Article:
War of the Rebellion: Serial 056 Page 0846 KY.,SW.VA.,Tennessee,MISS.,N.ALA., AND N.GA. Chapter XLIII.

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Oxford, Miss.:

GENERAL: I have written to-day to General Johnston, and desire also to address you in regard to the state of affairs here, and urge the importance of sending, if they can be spared, at least two brigades of cavalry up here without delay. I have reliable information that every man that can be spared from Memphis and from the Memphis and Charleston road is being sent up the river to Fort Pillow of to Columbus. Two brigades that were at Eastport, Miss., have gone down the Tennessee to Paducah and around to Columbus, and from thence to Union City. Northern papers of the 9th report a rebel force, from 5,000 to 10,000 strong, as moving on Mayfield and Paducah. Every horse in Memphis has been seized and sent up the river on boats to mount infantry, and a raid is preparing under Grierson to move on me. From present indications Fort Pillow and Union City will be starting-points.

I will have collected here by the 25th at least 1,000 head of cattle, and if wagons are sent can send out 100,000 pounds of bacon.

If you come or send the troops advise me at once, and I will arrange for your crossing the Hatchie at Estenaula, and will have forage provided for the troops and the cattle, and bacon ready to be moved out. My scouts report yesterday the force on the Memphis and Charleston Railroad as follows:

At Corinth two regiments cavalry (500 men), one regiment infantry (white), and two regiments of negroes. At Chewalla three companies cavalry. At Pocahontas two regiments of infantry and one regiment cavalry. At Middleton 400 cavalry and about 400 infantry. Troops from La Grage have gone to Memphis by railroad, except 300 or 400 men.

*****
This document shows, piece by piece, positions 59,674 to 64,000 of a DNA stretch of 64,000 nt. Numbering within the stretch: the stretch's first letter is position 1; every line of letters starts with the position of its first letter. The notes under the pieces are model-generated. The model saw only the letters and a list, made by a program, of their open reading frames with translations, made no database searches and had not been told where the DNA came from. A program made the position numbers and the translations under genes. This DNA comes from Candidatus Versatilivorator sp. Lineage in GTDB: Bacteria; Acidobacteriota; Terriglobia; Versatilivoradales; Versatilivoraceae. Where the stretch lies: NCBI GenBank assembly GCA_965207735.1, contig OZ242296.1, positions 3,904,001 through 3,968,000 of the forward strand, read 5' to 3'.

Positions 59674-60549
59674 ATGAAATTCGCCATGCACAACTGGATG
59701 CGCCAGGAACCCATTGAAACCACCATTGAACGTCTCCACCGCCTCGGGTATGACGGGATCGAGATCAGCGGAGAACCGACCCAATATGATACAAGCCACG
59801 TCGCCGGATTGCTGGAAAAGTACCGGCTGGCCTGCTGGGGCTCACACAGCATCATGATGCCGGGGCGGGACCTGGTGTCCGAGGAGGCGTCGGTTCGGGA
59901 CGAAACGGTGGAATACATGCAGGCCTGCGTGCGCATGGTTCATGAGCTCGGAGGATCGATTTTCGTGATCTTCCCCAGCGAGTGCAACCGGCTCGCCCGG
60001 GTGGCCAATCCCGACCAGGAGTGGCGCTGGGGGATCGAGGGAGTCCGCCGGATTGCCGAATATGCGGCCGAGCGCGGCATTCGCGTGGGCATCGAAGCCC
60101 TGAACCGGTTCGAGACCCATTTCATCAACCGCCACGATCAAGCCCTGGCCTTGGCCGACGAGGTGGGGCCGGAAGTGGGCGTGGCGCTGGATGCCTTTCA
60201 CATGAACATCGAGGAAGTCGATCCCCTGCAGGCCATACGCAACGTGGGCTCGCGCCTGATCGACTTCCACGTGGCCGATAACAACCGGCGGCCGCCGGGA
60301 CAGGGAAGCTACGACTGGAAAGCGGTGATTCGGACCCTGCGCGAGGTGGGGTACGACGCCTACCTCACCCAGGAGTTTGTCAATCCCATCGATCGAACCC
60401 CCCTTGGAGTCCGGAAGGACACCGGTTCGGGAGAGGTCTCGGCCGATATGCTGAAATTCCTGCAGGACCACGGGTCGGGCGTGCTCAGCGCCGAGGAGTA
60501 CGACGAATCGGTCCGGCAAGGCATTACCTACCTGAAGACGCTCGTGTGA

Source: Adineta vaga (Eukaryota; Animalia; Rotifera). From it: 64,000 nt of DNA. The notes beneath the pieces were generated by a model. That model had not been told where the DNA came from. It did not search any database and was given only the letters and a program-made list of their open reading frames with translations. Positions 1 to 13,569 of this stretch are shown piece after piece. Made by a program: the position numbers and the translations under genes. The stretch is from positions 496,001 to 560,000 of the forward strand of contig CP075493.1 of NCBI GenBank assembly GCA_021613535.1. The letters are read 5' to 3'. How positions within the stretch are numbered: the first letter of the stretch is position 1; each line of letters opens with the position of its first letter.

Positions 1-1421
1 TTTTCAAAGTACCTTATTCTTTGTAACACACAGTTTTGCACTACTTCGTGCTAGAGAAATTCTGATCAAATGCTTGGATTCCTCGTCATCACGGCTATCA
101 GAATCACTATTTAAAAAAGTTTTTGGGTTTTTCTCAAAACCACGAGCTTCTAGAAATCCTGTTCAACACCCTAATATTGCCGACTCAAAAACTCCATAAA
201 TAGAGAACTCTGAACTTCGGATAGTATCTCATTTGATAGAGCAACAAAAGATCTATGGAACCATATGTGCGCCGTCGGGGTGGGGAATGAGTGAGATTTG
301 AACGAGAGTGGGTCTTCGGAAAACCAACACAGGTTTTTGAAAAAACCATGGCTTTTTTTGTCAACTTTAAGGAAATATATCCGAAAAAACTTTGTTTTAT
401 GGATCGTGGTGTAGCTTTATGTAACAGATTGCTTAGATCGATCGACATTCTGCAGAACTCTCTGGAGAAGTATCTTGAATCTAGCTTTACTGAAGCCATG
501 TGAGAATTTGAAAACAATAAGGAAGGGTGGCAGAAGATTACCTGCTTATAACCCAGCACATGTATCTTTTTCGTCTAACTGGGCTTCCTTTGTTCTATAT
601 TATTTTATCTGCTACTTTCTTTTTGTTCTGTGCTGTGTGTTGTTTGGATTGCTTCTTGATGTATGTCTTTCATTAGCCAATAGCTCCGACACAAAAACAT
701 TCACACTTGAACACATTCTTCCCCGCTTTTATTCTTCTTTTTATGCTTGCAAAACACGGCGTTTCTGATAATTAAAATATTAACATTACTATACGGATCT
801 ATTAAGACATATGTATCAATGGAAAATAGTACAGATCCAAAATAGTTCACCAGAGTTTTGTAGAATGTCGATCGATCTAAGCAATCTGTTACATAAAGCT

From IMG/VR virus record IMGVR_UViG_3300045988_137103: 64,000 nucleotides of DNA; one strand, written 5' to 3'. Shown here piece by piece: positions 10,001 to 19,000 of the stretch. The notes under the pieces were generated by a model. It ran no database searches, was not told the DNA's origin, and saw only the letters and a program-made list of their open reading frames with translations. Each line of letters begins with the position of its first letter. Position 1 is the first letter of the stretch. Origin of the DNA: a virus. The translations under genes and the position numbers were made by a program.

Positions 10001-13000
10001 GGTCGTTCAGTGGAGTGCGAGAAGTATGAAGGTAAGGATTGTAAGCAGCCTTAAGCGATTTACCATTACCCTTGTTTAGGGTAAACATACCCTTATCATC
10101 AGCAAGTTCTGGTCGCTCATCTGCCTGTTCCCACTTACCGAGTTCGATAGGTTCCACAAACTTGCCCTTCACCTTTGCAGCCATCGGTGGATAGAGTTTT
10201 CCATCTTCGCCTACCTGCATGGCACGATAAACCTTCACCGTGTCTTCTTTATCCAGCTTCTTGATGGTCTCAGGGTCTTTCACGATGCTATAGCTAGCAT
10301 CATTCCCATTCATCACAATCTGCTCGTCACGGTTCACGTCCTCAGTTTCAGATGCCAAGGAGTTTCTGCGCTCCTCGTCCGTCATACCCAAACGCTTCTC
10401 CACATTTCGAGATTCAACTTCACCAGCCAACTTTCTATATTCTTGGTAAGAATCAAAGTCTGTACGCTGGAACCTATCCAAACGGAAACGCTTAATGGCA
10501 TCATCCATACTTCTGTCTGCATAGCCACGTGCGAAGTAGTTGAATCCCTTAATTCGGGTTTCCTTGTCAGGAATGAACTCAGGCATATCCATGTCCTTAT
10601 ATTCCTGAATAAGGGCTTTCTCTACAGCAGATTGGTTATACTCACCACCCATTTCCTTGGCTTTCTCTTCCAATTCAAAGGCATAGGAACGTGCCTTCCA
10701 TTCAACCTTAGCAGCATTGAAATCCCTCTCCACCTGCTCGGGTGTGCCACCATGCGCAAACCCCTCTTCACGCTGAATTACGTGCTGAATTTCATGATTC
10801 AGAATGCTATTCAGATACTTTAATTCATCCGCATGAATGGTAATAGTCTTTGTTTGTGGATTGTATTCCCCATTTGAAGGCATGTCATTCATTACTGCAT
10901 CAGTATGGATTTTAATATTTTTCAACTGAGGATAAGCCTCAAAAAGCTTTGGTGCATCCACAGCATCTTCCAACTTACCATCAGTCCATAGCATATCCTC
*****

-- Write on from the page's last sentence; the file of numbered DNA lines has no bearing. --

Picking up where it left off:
Forces at other points not known exactly, but are reported as small.

I regard it as of the utmost importance to hold this country. Think if I can have assistance that I shall have 7,000 organized troops in less than thirty days.

The supplies and provisions so much needed by our army are abundant, and ought to be secured.

I hope, general, that circumstances will allow the aid asked for to be sent me without delay. At any rate keep the forces on the Memphis and Charleston Railroad so engaged that they cannot move on me from that quarter.

I am,general, very respectfully, your obedient servant,


Brigadier-General, Commanding.

HEADQUARTERS CAVALRY BRIGADE, Verona, Miss., December 18, 1863.

Maj. Gen. S. D. LEE,

Commanding Cavalry in Mississippi:

GENERAL: I have the honor herewith to inclose* a letter from Lieutenant-Colonel Lowry, of the State troops, to which I invite your attention and action. In explanation I beg leave to state that


*See p.836.